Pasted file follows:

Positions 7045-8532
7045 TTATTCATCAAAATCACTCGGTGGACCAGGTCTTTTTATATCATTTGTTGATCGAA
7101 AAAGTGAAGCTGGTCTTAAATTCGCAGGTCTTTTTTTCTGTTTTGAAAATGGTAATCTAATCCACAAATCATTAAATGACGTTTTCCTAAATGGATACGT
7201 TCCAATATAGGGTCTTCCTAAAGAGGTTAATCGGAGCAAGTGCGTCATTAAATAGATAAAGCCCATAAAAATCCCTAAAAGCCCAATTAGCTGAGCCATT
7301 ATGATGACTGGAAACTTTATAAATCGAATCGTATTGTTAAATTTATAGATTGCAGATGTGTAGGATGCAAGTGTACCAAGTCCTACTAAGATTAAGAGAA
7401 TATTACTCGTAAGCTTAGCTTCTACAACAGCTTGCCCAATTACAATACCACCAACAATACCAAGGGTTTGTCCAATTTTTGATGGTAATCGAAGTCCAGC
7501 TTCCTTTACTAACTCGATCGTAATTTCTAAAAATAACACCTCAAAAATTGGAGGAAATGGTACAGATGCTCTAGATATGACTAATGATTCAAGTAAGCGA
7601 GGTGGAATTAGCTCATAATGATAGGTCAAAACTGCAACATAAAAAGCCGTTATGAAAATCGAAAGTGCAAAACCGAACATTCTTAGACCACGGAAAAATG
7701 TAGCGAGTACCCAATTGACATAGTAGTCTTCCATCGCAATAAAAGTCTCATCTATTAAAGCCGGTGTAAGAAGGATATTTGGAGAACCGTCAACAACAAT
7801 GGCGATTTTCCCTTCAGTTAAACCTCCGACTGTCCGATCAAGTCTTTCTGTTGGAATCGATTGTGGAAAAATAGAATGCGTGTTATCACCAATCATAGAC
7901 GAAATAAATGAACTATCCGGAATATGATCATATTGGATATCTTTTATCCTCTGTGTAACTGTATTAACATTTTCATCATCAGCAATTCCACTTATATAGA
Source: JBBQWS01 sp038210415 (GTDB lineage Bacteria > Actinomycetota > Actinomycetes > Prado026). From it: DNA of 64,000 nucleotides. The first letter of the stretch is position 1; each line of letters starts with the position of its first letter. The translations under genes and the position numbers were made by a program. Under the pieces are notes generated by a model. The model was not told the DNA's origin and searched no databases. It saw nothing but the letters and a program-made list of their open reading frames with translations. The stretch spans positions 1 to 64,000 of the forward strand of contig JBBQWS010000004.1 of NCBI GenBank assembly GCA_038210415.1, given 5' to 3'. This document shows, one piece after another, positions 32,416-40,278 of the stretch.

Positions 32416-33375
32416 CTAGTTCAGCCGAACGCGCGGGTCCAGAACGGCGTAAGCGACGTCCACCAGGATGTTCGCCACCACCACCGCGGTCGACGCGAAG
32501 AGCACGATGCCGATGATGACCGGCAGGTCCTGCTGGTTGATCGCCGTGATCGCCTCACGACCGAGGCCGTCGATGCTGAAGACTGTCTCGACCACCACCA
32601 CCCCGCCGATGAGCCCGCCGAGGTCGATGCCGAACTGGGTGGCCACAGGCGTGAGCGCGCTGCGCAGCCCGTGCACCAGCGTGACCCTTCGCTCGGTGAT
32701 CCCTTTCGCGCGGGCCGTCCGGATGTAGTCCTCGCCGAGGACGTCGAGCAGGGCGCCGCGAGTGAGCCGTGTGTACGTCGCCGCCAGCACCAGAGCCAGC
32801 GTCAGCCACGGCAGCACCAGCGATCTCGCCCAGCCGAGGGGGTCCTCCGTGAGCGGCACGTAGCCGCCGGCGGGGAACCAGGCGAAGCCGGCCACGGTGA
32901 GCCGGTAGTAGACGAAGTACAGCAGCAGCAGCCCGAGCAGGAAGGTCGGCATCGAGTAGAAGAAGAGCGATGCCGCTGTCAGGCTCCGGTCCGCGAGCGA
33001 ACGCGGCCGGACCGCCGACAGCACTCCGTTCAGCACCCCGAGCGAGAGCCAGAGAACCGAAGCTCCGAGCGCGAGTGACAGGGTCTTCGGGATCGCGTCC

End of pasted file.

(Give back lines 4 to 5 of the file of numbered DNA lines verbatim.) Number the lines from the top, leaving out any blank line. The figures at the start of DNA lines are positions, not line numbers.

7201 TCCAATATAGGGTCTTCCTAAAGAGGTTAATCGGAGCAAGTGCGTCATTAAATAGATAAAGCCCATAAAAATCCCTAAAAGCCCAATTAGCTGAGCCATT
7301 ATGATGACTGGAAACTTTATAAATCGAATCGTATTGTTAAATTTATAGATTGCAGATGTGTAGGATGCAAGTGTACCAAGTCCTACTAAGATTAAGAGAA